This House of Commons Background Paper sets out how legislation is passed through the House of Commons and the House of Lords and explains the terms involved.Jump to full report >>
This Standard Note sets out how legislation is passed through the House of Commons and the House of Lords and explains the terms involved. It includes details of public Bills - i.e. legislation introduced by the Government and by backbench members of Parliament – and hybrid Bills – legislation normally introduced by the Government but which has some specific effects on particular localities or groups of people.
The third type of legislation, private Bills, is handled via a number of quite different procedures. These are described in the Library standard note Private Bills in Parliament (SN/PC/06508).
Bills are draft laws, and must be considered by and agreed to by both Houses of Parliament in an agreed form before they become Acts of Parliament. Most of those that become law are introduced by the Government: however, individual Members can introduce Private Members’ Bills. These rarely become law without Government support.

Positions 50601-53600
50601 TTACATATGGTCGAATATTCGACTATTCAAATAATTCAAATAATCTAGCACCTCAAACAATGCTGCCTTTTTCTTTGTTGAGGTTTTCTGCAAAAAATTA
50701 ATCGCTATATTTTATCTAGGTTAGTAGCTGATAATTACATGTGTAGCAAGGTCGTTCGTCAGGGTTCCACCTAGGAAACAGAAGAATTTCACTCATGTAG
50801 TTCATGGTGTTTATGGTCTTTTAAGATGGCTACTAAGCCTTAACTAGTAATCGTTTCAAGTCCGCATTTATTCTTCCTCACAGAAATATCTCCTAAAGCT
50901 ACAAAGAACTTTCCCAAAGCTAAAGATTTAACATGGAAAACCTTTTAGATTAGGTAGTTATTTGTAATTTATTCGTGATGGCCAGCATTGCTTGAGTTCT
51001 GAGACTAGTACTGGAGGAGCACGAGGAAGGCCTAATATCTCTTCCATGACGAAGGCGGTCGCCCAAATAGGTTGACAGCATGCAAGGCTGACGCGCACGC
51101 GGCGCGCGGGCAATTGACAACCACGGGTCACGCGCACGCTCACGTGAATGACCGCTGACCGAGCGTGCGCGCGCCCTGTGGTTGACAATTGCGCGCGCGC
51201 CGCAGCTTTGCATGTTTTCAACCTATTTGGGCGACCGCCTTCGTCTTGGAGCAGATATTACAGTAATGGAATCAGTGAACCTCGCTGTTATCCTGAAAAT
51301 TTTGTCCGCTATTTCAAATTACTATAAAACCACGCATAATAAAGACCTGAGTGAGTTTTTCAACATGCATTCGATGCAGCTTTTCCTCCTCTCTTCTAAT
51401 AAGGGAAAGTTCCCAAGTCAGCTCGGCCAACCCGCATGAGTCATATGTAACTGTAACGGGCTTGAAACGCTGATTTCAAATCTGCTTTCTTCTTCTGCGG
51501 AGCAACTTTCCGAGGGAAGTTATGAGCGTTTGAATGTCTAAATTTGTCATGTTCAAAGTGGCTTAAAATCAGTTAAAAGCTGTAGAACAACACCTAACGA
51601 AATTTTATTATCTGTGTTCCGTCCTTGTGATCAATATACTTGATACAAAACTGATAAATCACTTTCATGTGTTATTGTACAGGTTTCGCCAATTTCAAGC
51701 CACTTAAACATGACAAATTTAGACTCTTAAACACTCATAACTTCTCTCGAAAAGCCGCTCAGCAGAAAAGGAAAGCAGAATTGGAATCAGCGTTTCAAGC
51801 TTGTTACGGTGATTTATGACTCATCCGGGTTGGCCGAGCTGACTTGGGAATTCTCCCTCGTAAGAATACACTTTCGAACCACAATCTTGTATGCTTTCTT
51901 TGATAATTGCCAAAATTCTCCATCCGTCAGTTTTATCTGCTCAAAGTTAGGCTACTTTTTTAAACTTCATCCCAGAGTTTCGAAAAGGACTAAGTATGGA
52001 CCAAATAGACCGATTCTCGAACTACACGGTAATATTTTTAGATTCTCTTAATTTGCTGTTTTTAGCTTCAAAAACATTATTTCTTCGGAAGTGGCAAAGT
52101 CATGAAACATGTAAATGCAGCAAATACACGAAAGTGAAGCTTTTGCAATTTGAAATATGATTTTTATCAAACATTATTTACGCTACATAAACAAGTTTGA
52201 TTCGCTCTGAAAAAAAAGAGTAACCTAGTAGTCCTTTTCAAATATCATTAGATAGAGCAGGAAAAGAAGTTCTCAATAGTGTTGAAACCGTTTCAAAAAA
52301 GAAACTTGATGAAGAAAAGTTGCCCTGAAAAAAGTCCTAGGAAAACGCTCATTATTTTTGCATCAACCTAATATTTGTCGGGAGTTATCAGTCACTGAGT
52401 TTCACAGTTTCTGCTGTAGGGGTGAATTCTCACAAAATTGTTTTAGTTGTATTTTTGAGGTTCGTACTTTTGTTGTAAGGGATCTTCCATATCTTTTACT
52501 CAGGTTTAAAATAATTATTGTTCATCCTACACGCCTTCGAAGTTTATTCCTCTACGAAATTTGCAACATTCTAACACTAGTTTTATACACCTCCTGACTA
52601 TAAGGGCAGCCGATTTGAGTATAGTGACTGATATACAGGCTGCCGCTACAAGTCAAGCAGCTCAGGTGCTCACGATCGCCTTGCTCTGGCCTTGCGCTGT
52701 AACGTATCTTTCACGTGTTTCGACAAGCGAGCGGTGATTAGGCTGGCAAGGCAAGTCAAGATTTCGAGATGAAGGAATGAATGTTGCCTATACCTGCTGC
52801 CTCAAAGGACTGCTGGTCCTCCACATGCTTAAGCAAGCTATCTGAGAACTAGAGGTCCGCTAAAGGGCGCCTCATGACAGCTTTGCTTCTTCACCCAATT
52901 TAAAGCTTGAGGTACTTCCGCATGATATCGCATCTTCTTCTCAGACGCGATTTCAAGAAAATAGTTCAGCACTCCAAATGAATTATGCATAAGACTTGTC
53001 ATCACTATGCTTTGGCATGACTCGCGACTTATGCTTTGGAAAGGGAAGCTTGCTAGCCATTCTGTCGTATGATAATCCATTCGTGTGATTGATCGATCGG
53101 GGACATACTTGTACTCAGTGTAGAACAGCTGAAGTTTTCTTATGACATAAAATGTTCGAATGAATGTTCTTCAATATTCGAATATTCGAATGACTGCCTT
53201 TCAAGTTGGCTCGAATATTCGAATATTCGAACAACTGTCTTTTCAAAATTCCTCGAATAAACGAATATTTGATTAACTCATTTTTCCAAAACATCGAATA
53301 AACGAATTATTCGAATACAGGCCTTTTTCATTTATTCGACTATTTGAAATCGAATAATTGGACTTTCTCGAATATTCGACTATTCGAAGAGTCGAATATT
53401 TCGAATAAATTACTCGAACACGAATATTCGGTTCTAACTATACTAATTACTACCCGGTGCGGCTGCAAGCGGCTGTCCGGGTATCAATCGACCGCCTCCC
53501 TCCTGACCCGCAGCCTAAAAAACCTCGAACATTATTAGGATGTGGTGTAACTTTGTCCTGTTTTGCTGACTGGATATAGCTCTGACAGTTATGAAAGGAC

A Bill undergoes similar procedures in each House. It has three ‘readings’ and, between second and third readings, a ‘committee stage’; in the latter, the Bill is scrutinised clause by clause. There is normally also a ‘report stage’ after the committee stage. After the Bill passes all of these stages in one House, it moves on to the other House. Most high-profile bills, though not all, begin in the Commons. The annual Finance Bill, which gives effect to the Budget, always begins in the Commons as the House of Lords has limited powers in this area.
There are a number of other types of Bill and Bill procedures which are not used routinely. These include hybrid Bills and consolidation Bills. The note also looks at the procedure of carry-over, post-legislative scrutiny, Statutory Instruments, and the history of Public Bill Committees.
Commons Briefing papers SN06507
Author: Mark Sandford
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